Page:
Joe Root looks to slow down and go big for England against Pakistan

England's Joe Root in action

Joe Root claims to have learned from the mistakes he made at Lord’s, throttling back from a typically high-scoring rate to register a 10th Test century that he now intends to turn into a big one.

Root, who is 141 not out overnight after the first day at Old Trafford, is two matches into his new position at No3 and revealed his dismissals in the first Test – a top edge when sweeping Yasir Shah in the first innings, before a duffed pull off the seamer Rahat Ali in the second – have prompted a rethink.

While his strike rate of 57 in the innings is barely above that in his career as a whole, in the past two years, in which he has been England’s standout performer, he has scored more quickly at 64.

The 25-year-old, who shared a stand of 185 with his captain, Alastair Cook, said: “I have felt in good touch all summer – I found some stupid ways to get out – but I worked hard to graft and maybe not score at the rate I have done recently over the past few years.

“If that’s what it takes to score big hundreds, that’s what I have got to do. It’s really important that we keep building. We have got a lot of batting remaining but we still need to put good partnerships together.”

Cook, whose 105 was his first Test hundred since an epic 263 in Abu Dhabi against the same opposition last October, was pleased to show the way to his side, having talked about the way forward against Pakistan’s bowlers – and the leg-spinner Yasir in particular – in the four days between Tests.

He said: “It’s been a while since I scored a hundred for England and off the back of last week, as a captain, you talk a bit more than the other players, so it’s nice that the actions back up some of the words you have been saying.

“It was nice to win the toss against Misbah-ul-Haq, finally, and it was an opportunity to score a few runs on a wicket that will be good for a few days but will deteriorate as the game goes on. First-innings runs are vital and now we are in with an opportunity to get well over four or five hundred.”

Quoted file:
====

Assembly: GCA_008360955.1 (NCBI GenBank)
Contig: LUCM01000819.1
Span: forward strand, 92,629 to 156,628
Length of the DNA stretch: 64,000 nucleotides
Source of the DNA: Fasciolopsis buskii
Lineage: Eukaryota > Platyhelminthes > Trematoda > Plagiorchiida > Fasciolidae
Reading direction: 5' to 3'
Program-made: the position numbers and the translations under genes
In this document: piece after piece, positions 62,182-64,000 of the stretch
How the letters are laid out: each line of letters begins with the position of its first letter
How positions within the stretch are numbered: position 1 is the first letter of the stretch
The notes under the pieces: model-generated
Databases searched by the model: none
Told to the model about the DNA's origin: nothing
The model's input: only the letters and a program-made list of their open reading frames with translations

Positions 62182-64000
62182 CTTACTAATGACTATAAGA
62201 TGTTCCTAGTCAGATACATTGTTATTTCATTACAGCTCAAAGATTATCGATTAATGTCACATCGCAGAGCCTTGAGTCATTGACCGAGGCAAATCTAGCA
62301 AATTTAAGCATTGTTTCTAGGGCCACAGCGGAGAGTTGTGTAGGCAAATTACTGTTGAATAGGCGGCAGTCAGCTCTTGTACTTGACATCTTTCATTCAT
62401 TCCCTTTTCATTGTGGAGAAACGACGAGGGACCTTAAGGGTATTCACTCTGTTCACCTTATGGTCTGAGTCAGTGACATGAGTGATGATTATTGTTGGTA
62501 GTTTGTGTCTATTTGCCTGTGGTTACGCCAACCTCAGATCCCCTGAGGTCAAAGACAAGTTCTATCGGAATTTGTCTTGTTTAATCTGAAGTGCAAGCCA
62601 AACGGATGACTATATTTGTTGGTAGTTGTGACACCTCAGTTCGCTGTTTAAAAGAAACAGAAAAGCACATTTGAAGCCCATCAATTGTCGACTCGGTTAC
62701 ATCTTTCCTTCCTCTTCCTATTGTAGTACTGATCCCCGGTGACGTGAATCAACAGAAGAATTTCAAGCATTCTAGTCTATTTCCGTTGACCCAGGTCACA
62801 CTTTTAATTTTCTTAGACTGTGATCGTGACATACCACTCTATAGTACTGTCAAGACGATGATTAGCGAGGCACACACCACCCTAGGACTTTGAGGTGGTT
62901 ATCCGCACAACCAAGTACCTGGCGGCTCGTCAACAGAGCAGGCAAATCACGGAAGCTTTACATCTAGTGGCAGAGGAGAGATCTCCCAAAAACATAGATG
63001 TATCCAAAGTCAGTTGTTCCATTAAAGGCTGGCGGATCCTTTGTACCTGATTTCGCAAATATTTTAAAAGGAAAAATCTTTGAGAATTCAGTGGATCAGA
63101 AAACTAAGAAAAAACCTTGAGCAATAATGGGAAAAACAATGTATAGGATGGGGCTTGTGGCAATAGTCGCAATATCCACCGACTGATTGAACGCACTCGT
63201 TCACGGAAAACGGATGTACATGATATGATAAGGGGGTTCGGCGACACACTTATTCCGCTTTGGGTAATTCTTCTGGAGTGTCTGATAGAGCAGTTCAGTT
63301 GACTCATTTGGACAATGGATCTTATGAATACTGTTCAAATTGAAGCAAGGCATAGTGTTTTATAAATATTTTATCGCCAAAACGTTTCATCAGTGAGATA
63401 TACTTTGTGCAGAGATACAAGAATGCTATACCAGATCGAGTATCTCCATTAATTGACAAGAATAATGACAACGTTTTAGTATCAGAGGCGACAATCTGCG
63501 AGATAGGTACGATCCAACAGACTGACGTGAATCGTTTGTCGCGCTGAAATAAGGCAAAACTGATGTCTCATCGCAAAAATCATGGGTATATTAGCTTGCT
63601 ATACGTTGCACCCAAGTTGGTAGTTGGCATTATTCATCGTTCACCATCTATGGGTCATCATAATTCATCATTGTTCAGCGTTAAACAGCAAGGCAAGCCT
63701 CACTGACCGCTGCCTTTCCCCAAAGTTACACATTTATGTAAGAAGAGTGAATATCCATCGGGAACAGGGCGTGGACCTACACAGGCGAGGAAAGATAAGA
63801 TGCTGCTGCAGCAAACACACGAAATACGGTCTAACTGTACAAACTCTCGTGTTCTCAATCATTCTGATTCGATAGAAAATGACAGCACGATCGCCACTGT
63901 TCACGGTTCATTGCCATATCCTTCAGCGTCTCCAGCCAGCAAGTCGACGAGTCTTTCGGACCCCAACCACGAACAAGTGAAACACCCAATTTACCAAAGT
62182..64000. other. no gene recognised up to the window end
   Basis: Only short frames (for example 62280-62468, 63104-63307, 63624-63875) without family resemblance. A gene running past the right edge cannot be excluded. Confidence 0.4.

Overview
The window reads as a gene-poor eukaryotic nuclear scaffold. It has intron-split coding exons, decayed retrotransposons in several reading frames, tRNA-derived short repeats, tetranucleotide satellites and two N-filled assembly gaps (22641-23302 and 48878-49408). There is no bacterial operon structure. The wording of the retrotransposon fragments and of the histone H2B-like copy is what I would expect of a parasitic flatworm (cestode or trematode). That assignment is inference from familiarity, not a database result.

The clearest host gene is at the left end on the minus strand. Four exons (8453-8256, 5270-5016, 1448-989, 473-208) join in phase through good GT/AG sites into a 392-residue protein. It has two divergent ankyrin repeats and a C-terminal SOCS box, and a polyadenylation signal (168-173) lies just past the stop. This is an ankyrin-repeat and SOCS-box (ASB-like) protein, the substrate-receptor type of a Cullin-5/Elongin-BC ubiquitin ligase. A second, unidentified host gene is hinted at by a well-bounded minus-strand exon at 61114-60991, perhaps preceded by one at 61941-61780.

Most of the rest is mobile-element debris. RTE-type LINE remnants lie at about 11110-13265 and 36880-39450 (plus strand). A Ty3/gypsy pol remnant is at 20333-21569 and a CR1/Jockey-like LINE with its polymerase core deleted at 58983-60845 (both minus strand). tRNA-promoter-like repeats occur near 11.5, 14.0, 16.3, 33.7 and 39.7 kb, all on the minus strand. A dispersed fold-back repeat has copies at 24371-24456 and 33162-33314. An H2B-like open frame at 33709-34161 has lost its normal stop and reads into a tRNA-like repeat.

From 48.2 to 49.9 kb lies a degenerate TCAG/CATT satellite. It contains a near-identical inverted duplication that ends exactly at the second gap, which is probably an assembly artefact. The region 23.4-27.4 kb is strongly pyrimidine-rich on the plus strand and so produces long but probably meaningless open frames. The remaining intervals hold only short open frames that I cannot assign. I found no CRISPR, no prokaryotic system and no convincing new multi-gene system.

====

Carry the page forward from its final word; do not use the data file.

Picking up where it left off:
Cook was bowled by Mohammad Amir on the stroke of tea during a seven-over spell from the left-armer in which sections of the Old Trafford crowd repeatedly cried “no ball” in reference to the Lord’s spot-fixing scandal of 2010. The England captain claims not to have picked up on it at the time but was not entirely sympathetic.

“I didn’t notice the calls of ‘no ball’ but that’s probably a good sign,” he added. “I was thinking about more important things. I said at the start of the series that might happen and there has got to be some consequence a little bit.

“The most important thing is the way both sides so far have played in the series. Cricket has been the talking point – whether it’s the performances of Chris Woakes or Yasir Shah [at Lord’s]. If we continue to do that, cricket will be spoken about, which is the most important thing.”

Pakistan’s bowling coach, Mushtaq Ahmed, claimed his seam attack delivered on the first day on a largely batting-friendly surface but was critical of the leg-spinner Yasir for losing his discipline against Cook and Root in particular.

Yasir jumped to No1 in the world Test rankings after a 10-wicket performance at Lord’s led to him being man of the match but overnight he is wicketless for 111 runs from his 31 overs. Mushtaq, a former wrist-spinner himself, believes the additional hype to have got to the 30-year-old.

He said: “Expectation does put you under pressure and you try and deliver the same performance. But he started losing the discipline that he had in the last match. On a first day pitch Yasir must remember the job he has to do. He got 10 wickets in the last game and he forgot the basics. It does happen.

“The ball was not coming nicely from his hand. It’s very hard for a coach to tell him what to do but I sent him some messages and the ball came flatter, with less spin. But the margin of error is less against quality batsmen like Cook and Root. You have got to bowl good overs against good players and he didn’t do that.”

Mushtaq had been among those who thanked the Lord’s crowd for their response to Amir’s comeback last week but admitted the response to the left-armer at Old Trafford was expected, adding: “He handled it well. All he has to do is concentrate on his bowling. He’s a mature guy now.”

Powered by article was written by Ali Martin at Old Trafford, for The Guardian on Friday 22nd July 2016 20.43 Europe/London © Guardian News and Media Limited 2010